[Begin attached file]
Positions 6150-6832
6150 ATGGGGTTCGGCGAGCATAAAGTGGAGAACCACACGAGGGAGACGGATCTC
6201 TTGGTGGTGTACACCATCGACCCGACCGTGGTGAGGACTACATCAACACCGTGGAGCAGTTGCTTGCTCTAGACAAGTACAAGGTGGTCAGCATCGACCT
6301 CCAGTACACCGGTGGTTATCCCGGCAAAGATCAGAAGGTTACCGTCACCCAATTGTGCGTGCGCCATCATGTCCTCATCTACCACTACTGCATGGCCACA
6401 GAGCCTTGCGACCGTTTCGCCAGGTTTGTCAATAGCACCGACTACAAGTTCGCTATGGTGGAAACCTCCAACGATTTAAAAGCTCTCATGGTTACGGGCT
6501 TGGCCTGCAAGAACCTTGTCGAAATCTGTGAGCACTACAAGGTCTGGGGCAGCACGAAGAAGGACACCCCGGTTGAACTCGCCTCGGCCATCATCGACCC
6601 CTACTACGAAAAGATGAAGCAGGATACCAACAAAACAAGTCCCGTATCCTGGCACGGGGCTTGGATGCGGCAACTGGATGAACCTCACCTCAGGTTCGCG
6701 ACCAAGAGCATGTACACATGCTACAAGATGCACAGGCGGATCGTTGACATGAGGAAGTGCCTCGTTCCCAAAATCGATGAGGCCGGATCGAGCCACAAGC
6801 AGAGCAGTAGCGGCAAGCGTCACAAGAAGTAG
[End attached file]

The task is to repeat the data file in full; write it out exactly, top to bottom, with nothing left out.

Positions 6150-6832
6150 ATGGGGTTCGGCGAGCATAAAGTGGAGAACCACACGAGGGAGACGGATCTC
6201 TTGGTGGTGTACACCATCGACCCGACCGTGGTGAGGACTACATCAACACCGTGGAGCAGTTGCTTGCTCTAGACAAGTACAAGGTGGTCAGCATCGACCT
6301 CCAGTACACCGGTGGTTATCCCGGCAAAGATCAGAAGGTTACCGTCACCCAATTGTGCGTGCGCCATCATGTCCTCATCTACCACTACTGCATGGCCACA
6401 GAGCCTTGCGACCGTTTCGCCAGGTTTGTCAATAGCACCGACTACAAGTTCGCTATGGTGGAAACCTCCAACGATTTAAAAGCTCTCATGGTTACGGGCT
6501 TGGCCTGCAAGAACCTTGTCGAAATCTGTGAGCACTACAAGGTCTGGGGCAGCACGAAGAAGGACACCCCGGTTGAACTCGCCTCGGCCATCATCGACCC
6601 CTACTACGAAAAGATGAAGCAGGATACCAACAAAACAAGTCCCGTATCCTGGCACGGGGCTTGGATGCGGCAACTGGATGAACCTCACCTCAGGTTCGCG
6701 ACCAAGAGCATGTACACATGCTACAAGATGCACAGGCGGATCGTTGACATGAGGAAGTGCCTCGTTCCCAAAATCGATGAGGCCGGATCGAGCCACAAGC
6801 AGAGCAGTAGCGGCAAGCGTCACAAGAAGTAG